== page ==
People, especially those on the Left, love to talk about paying people a ‘fair wage’. This is usually code for ‘give people more money, you terrible capitalists’, but it does raise an important question, especially when Leftists in the church try to use the Bible to back up their demands. What does the Bible say about fair wages?
First, we need to define the term ‘fair’, because for a lot of people ‘fair’ just means ‘higher’, and they never consider the possibility that wages could be unfair in their favor. According to Webster’s, fair means: “consonant with merit or importance”. Since nobody uses the word consonant anymore, we could rephrase that as “in harmony or agreement with merit or importance” or “in accordance with merit or importance”. So a fair wage is a wage in accordance with the merit or importance of that for which the wage is paid.
With that definition out of the way, we can look at what the Bible says about wages, starting in 1 Timothy 5:17-18:
The elders who lead well are to be considered worthy of double honor, especially those who work hard at preaching and teaching. For the Scripture says, “You shall not muzzle the ox while it is threshing,” and “The laborer is worthy of his wages.”
We see two principles at work here: people deserve to be paid for their work, and those who do better work deserve to be paid more. Pretty straightforward, but it doesn’t give us any kind of base pay rate.
In James 5:4, God condemns those who withhold wages that have been earned:
Behold, the pay of the laborers who mowed your fields, and which has been withheld by you, cries out against you; and the outcry of those who did the harvesting has reached the ears of the Lord of armies.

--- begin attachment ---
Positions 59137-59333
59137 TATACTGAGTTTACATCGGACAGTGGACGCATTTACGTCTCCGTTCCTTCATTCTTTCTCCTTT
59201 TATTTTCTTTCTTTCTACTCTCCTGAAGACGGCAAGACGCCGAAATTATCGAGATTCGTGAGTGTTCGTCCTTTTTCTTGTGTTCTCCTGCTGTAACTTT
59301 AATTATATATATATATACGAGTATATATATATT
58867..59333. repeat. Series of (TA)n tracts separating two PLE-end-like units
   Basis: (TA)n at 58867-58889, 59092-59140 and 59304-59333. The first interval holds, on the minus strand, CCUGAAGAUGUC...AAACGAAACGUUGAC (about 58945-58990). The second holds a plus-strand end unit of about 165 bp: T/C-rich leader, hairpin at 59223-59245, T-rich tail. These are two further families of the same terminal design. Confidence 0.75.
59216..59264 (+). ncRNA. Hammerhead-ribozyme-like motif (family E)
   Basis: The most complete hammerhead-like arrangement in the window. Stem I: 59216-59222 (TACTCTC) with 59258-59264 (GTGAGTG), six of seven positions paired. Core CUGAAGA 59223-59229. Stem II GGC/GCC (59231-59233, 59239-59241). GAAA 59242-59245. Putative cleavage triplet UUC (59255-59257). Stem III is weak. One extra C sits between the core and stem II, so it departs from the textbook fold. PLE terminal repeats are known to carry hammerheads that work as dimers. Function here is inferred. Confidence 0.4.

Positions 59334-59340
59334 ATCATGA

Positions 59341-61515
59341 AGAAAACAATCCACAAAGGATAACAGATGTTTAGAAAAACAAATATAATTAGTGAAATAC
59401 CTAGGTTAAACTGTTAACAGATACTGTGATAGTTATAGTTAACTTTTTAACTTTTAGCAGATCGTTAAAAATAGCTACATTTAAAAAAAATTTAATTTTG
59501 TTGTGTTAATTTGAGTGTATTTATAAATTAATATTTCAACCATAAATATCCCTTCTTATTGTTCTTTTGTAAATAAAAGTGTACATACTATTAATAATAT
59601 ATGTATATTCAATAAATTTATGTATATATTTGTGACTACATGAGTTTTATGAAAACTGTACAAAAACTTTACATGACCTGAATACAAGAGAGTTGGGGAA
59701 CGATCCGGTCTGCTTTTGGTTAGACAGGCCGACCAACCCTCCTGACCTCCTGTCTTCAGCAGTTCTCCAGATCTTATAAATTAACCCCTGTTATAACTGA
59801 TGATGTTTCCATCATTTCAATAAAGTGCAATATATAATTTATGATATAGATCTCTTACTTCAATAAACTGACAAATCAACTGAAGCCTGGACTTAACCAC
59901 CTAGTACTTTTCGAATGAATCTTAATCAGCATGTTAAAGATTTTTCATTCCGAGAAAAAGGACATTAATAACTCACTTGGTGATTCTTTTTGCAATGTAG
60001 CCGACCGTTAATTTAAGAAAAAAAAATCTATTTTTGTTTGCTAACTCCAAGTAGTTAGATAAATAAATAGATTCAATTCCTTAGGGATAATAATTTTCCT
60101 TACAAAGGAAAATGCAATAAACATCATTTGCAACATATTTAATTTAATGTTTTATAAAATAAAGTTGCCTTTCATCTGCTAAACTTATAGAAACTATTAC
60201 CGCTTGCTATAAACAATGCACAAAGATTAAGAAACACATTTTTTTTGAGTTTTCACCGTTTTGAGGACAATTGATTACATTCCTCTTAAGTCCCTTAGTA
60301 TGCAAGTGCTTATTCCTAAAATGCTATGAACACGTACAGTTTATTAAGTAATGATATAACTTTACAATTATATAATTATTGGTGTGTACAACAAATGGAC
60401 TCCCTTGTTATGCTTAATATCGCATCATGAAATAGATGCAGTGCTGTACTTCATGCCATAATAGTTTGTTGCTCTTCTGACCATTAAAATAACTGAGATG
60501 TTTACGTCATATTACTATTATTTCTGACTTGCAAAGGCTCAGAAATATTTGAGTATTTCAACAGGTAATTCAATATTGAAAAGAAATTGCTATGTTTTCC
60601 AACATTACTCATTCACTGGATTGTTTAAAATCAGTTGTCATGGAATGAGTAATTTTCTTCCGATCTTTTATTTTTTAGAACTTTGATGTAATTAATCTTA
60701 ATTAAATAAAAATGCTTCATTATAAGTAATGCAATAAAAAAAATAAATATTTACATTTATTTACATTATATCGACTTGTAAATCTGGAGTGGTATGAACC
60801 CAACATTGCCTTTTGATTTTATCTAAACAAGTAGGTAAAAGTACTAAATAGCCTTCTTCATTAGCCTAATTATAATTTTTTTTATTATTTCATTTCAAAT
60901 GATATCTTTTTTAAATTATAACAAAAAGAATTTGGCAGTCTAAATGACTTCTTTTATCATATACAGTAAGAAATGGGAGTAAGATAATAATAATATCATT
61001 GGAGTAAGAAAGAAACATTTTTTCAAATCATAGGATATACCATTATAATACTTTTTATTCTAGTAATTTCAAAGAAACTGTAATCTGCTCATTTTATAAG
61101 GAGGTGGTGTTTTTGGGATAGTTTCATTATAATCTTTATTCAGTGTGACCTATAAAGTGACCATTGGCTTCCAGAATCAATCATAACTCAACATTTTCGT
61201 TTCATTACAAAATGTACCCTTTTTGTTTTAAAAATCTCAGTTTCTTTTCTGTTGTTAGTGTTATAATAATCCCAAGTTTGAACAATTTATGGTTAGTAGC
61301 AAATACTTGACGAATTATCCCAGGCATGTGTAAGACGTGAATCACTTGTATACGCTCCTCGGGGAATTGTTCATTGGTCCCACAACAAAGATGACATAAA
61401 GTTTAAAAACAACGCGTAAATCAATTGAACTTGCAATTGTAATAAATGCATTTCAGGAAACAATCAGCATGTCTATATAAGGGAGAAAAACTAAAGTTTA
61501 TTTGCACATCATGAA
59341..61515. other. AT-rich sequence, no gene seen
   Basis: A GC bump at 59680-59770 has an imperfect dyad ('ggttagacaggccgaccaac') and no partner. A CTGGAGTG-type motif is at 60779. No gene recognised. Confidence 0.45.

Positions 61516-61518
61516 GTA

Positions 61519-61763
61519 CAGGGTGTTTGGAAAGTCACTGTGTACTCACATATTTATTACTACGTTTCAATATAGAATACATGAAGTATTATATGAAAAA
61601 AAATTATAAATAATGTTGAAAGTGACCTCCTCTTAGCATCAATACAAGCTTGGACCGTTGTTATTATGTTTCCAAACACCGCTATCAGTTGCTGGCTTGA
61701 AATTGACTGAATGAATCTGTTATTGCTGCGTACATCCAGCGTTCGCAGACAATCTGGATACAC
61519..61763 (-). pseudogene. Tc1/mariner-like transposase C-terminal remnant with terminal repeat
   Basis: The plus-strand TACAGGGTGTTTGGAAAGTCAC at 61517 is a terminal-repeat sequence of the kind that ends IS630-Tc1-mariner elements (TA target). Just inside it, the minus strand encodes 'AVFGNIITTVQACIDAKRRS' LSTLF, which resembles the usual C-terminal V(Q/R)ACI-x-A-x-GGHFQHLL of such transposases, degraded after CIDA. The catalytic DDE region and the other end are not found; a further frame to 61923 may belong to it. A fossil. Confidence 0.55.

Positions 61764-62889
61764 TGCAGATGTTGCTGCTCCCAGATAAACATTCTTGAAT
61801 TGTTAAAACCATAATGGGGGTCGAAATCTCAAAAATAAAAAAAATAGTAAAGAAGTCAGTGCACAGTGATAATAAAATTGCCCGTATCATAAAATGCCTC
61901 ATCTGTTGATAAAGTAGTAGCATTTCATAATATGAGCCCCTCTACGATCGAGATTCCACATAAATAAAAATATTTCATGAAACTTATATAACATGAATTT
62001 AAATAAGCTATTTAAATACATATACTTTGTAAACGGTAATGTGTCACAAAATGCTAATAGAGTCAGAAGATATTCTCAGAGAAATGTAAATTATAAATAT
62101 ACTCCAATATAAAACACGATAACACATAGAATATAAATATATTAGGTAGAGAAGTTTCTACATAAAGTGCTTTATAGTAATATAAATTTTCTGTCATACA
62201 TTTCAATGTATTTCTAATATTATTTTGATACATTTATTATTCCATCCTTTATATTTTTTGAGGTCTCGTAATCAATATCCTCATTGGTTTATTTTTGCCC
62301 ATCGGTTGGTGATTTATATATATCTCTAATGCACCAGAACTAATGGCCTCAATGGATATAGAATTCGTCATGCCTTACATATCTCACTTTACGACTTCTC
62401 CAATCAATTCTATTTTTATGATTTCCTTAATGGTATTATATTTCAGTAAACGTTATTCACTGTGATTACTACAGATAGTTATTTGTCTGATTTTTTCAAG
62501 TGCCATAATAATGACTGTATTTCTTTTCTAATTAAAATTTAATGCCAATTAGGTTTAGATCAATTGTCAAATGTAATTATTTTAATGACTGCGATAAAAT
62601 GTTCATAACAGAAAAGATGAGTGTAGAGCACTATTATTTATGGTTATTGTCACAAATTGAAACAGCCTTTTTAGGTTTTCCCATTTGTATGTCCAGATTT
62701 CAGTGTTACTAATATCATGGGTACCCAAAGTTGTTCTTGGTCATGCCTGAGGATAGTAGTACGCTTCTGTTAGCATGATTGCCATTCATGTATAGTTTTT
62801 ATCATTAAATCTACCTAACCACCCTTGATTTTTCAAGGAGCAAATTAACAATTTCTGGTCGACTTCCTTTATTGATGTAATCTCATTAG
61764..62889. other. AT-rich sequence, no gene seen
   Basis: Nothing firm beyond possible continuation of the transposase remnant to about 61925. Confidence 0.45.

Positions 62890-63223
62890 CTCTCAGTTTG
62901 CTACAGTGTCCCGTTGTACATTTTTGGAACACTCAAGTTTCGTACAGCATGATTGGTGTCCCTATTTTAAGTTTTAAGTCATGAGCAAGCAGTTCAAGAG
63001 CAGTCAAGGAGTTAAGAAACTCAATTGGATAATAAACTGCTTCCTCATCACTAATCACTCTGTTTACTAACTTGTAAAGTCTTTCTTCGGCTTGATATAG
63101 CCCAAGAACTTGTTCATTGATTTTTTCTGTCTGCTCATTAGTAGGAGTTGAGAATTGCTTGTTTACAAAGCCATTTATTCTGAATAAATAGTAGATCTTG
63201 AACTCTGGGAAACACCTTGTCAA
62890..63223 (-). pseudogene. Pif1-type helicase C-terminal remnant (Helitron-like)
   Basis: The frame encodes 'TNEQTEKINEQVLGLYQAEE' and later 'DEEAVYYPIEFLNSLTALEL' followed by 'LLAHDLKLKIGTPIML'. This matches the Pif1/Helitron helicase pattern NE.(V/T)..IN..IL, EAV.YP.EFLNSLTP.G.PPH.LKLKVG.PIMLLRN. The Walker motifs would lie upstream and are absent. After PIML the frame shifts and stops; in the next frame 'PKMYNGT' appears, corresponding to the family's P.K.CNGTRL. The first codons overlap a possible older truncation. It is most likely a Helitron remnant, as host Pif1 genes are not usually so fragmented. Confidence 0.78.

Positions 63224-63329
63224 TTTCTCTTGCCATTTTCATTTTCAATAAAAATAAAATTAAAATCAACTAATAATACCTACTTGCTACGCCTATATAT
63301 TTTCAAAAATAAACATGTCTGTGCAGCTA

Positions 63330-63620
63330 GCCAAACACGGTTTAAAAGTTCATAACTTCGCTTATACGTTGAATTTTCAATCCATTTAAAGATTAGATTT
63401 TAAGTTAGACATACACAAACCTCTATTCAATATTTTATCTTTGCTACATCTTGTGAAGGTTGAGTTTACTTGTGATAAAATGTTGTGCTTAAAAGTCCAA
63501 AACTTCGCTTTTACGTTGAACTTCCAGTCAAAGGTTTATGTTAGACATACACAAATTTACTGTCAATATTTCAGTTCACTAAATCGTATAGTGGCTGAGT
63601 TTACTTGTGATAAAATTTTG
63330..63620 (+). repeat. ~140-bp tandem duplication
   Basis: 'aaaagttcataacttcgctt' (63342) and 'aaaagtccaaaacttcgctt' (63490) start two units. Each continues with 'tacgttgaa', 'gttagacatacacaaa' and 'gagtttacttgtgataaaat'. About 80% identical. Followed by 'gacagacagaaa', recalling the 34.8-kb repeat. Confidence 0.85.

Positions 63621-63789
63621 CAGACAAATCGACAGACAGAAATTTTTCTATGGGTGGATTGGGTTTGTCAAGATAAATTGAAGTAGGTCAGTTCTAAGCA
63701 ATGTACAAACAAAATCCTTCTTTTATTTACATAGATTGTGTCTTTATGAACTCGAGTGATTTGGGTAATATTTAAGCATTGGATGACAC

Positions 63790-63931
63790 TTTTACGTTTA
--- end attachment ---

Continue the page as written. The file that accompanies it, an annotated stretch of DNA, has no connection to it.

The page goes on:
But He’s not condemning them for not paying their laborers enough, what God takes issue with is that the ones He’s condemning have straight up not paid their workers at all.
So, we’ve established that people deserve to be paid for their work, we’ve established that withholding earned wages is a sin, and we’ve established that better work should get better pay. There is one more passage that warrants consideration. In 1 Corinthians 9:4-10, Paul defends his right to be paid for ministry:
Do we not have a right to eat and drink? Do we not have a right to take along a believing wife, even as the rest of the apostles and the brothers of the Lord, and Cephas? Or do only Barnabas and I have no right to refrain from working? Who at any time serves as a soldier at his own expense? Who plants a vineyard and does not eat its fruit? Or who tends a flock and does not consume some of the milk of the flock?
I am not just asserting these things according to human judgment, am I? Or does the Law not say these things as well? For it is written in the Law of Moses: “You shall not muzzle the ox while it is threshing.” God is not concerned about oxen, is He? Or is He speaking entirely for our sake? Yes, it was written for our sake, because the plowman ought to plow in hope, and the thresher to thresh in hope of sharing in the crops.
Paul establishes, once again, the right to profit by one’s labor, including when working for someone else. He expounds on the principle of not muzzling an ox while it’s threshing to demonstrate that a worker has a right to a portion of the product of his labor, even when he works for another. Now, before anyone gets any ideas about workers of the world uniting, seizing the means of production, or other such nonsense, allow me to remind you that your wages are your share of that final product, delivered in the form of money. I’ve written more about how money is a claim on goods here, if you’re unsure of how a share in crops, for example, can be replaced with money instead of actual crops, but since I’m not trying to give War and Peace a run for its money, we’ll take it as a given that your wages are your share of the profits.
So, Paul has established that workers have a right to a share of the profits of their labor, but not how big that share should be. So how are we to know what is a fair share of the profits? Well, if we look back to the definition of a fair wage, we’ll see that a fair wage accords, or is equal to, the value or importance of that for which the wage is being paid. So the question comes down to who decides that value? Jesus’ parable in Matthew 20:1-16, while not intended primarily as a defense of free market capitalism, is nonetheless instructive in this regard.